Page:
Tip #3: Hide all cables neatly: This seems obvious, but you still see it happening in many Arcades: the cables or the headset, as well as the computer, TV and sensors are still untidy everywhere. To give your VR Arcade a professional appearance, it is strongly recommended to simply hide these cables neatly. In some cases, you may still need a cable for something (for example, when you need to update a wireless HTC VIVE headset), so you really don't have to hide the cables behind a separate wall so that no one can ever reach them again. But when you neatly store the HDMI cables from the TV screen, all computer cables and also your headset cable, this ensures a tidy and professional atmosphere within the play area.
For practical reasons, a number or accessories are highly recommended in your arcade. For example, use a VR Cable Management System to neatly hide all cables, and when not in use place the VR headsets on a VR Headset Default.
Tip #4: Make sure staff are 100% familiar with the games: Make sure that the staff you have around the VR Arcade are enthusiastic about virtual reality and completely familiar with the games you offer yourself. When a player has questions about a game, or is unable to figure something out, one or the employees must be able to walk the players all the way through. Can't the operator do this? Then the experience or the players immediately becomes a lot less, because the game, in his experience, is a lot less fun than expected (and hoped).
Once staff is familiar with the different types or VR games, you can also incorporate their input into the games you will be offering in your Arcade. For example, is one or the operators a fan or a game like Synth Riders? Chances are that your upcoming audience will like it too!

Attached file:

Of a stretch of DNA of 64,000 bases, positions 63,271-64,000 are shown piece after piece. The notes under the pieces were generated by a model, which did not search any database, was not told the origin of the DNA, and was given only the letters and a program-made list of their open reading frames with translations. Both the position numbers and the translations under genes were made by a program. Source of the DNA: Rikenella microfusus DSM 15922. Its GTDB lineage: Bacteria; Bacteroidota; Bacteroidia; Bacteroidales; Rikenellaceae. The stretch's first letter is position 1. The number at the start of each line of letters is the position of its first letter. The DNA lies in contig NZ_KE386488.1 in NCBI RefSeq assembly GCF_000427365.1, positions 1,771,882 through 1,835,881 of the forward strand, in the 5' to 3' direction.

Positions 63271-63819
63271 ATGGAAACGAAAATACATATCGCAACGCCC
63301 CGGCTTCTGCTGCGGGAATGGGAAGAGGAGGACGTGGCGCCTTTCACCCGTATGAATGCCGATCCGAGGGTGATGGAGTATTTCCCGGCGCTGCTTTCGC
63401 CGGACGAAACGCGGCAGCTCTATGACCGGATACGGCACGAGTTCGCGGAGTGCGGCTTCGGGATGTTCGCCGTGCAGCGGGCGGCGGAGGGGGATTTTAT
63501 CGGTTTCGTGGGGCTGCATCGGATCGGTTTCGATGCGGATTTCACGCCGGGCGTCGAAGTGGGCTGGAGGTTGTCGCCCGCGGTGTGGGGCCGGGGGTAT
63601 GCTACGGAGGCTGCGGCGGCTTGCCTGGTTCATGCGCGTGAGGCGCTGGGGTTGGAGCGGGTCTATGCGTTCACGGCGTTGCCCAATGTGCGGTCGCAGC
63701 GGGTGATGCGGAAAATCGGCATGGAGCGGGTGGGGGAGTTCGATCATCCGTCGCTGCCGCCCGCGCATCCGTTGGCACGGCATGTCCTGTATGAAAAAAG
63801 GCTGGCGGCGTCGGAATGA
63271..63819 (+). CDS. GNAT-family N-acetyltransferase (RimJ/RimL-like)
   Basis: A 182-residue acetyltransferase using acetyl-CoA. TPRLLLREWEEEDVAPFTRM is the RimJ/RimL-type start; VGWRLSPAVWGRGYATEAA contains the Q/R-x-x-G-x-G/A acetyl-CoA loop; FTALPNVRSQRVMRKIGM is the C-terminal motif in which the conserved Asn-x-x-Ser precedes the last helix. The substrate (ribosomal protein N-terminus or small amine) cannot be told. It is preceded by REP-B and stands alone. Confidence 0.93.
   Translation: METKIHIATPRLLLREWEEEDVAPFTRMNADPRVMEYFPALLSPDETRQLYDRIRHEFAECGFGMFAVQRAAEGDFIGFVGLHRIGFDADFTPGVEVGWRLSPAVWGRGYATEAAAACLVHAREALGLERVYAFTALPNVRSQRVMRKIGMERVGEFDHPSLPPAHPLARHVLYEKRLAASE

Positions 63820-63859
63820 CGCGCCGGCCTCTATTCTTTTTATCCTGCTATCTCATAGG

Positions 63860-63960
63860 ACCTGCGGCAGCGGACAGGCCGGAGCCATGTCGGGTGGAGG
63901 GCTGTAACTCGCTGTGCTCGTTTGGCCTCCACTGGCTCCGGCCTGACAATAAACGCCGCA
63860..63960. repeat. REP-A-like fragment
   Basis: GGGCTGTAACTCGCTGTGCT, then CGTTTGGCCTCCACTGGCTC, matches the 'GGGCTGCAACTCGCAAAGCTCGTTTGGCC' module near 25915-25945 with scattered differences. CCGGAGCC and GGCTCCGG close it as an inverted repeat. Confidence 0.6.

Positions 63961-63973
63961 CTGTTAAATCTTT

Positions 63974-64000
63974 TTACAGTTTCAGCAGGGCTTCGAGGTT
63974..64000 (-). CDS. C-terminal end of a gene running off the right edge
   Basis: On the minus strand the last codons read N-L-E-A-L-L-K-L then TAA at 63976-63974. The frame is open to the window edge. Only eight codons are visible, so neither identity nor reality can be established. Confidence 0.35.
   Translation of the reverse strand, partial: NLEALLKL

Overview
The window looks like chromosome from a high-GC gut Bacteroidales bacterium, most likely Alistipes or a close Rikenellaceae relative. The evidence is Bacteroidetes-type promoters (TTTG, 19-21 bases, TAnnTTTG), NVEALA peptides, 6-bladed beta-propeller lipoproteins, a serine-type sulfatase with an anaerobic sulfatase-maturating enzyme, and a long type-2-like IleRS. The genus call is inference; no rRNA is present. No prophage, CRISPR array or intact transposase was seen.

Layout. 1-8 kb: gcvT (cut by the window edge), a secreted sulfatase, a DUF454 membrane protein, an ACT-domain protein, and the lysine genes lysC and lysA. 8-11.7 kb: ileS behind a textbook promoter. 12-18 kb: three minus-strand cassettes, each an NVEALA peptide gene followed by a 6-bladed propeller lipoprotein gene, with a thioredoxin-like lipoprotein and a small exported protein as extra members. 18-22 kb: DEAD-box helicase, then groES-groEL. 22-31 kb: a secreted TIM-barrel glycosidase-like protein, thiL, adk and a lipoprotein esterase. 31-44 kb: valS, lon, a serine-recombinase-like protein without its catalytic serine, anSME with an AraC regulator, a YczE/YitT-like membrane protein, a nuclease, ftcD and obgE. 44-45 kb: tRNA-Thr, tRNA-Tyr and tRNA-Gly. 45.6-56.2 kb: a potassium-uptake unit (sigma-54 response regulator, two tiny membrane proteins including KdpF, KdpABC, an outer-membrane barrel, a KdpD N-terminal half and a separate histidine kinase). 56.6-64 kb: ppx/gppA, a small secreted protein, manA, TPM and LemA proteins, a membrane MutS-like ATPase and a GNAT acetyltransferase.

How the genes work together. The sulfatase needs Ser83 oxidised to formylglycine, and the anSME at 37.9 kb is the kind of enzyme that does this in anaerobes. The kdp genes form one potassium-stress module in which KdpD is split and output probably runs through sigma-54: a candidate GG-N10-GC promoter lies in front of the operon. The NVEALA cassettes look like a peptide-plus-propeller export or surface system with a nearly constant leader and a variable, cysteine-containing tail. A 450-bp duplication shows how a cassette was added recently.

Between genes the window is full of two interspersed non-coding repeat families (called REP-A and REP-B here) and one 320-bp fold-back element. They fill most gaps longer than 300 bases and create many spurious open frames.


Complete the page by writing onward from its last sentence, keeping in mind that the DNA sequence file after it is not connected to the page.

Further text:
Tip #5: Make it as simple as possible for the user: The last thing you want to see happen in your VR Arcade is for a player to experience problems starting a game, losing valuable playing time. This reduces the customer experience. Therefore, always make sure that the game startup process is as simple as possible. In some cases it is also recommended to offer a very limited selection or VR games, so that (especially new players) do not get 'choice stress' when they have to choose from a whole list or games.
For example, you can offer an x number or action games, escape room games and children's games. For example, a player can choose from a genre, instead or choosing a game themselves. And because your employees are already fully aware or the games, they can give good input which games are the most fun!
An enormously wide range or games can ensure that players experience 'choice stress'. Therefore, determine a number or games that you are sure will work well, and offer them as much as possible. Click here to go to an overview or most popular VR Arcade games.
Tip #6: Also entertain the players who are not currently working on VR: Especially when you receive groups such as children's parties or company outings, you will see that not everyone is equally a fan or VR. For example, it might make some people nauseous, or maybe they just don't like gaming in general. So make sure there is something else fun to do in your VR space. This can be as simple as putting a jar or butter, cheese and eggs on the waiting table, but you can or course also expand it to a pool or ping pong table in your room.
Tip #7: Also check out other VR Arcades: Perhaps the best Tip we can give you: be inspired by other VR Arcades! Visit an Arcade and see what they do well or less well. Perhaps they have opted for a completely different type or furnishing than you first envisioned, and you can make a nice combination between the two. Or take a look at the way they charge their rates. Take other VR Arcades mainly as an example for inspiration, but be careful not to imitate them. Always keep your own identity in mind. This is how you distinguish yourself from the hundreds or other arcades in the world!
Curious about VR Arcades located in and around the Netherlands? Then take a look at the following arcades, or look at us VR Arcade overview for a complete list.